Sadly, I don't think you can control what others are going to love about your work. Lee Nordling used to tell me all the time that I did my best work on the projects I didn't care about. That's frustrating beyond belief.
So anyway, a character is what that character does. If you can come up with situations that resonate with readers, then that's what's going to make your work last. If you come up with a series of stories about the same character, and they all resonate to the point where folks start to think of your character as an archtype and say things like, "I want this character to be a 'Hiro-Arturian-esque' creation," then you're on your way to icon status. It hasn't happened to me yet. And in fact, I don't think it has happened to a lot of creators who are nevertheless quite successful.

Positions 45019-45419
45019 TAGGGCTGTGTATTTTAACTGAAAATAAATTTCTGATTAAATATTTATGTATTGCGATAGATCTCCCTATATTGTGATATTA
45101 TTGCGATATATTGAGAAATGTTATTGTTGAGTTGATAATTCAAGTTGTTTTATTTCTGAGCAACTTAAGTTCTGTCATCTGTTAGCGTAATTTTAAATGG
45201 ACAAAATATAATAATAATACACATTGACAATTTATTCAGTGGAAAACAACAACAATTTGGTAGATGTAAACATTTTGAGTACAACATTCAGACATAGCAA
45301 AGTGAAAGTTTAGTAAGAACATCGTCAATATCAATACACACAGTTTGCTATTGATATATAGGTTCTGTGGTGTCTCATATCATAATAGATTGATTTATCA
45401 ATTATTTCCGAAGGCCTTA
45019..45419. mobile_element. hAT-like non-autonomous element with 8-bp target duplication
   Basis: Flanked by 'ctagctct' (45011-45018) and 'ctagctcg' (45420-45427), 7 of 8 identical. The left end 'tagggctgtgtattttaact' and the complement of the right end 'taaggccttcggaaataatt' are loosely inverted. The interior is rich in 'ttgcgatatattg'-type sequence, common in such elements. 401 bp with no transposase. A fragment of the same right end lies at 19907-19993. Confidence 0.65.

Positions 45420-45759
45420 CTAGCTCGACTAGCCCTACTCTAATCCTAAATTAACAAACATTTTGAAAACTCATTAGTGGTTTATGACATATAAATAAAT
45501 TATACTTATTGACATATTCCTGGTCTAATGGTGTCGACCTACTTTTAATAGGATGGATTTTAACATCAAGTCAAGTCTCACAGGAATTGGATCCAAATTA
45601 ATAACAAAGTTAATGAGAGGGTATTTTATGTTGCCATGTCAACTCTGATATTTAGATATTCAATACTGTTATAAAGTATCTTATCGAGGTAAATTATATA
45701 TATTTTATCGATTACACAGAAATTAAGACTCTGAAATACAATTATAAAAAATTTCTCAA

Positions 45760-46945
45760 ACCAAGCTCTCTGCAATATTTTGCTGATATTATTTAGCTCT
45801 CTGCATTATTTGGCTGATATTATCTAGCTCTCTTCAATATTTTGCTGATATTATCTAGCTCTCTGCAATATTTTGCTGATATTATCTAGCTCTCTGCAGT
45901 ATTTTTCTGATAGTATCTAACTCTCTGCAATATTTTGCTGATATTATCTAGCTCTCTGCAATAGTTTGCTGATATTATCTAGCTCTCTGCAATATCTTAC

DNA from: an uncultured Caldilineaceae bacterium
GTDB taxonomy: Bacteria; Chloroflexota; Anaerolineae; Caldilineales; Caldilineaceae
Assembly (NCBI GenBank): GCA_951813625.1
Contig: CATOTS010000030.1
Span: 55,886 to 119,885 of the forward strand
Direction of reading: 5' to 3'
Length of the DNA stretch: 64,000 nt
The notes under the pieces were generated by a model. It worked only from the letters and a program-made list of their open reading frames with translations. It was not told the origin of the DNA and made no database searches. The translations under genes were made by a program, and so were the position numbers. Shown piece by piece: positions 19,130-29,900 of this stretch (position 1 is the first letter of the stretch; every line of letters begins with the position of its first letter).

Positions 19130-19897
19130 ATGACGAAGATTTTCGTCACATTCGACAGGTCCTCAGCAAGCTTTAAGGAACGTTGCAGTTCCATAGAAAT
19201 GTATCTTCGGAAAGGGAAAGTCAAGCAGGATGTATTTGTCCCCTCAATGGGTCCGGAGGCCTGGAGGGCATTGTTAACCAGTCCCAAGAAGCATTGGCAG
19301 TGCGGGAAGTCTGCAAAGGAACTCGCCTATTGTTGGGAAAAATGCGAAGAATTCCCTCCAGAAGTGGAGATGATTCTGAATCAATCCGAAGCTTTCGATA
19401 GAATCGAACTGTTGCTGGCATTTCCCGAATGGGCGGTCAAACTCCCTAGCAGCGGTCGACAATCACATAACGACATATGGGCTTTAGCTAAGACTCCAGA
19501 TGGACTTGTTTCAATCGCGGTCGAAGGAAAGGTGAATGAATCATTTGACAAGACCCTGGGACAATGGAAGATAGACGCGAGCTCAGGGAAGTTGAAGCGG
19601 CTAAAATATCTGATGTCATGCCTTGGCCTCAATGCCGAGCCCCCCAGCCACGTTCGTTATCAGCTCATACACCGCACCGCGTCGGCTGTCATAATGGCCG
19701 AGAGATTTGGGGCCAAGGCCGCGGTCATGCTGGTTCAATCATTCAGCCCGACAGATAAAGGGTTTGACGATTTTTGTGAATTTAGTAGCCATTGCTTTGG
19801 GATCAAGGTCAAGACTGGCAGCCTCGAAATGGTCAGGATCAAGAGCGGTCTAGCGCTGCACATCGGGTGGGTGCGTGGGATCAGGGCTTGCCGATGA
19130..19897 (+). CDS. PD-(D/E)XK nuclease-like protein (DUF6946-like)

For example, look at a guy like Brian K. Vaughn. he's successful, and he has created MANY memorable characters, but I don't think he's got any icons yet. Still, that's quite the career he's got with a more than reputable body of work.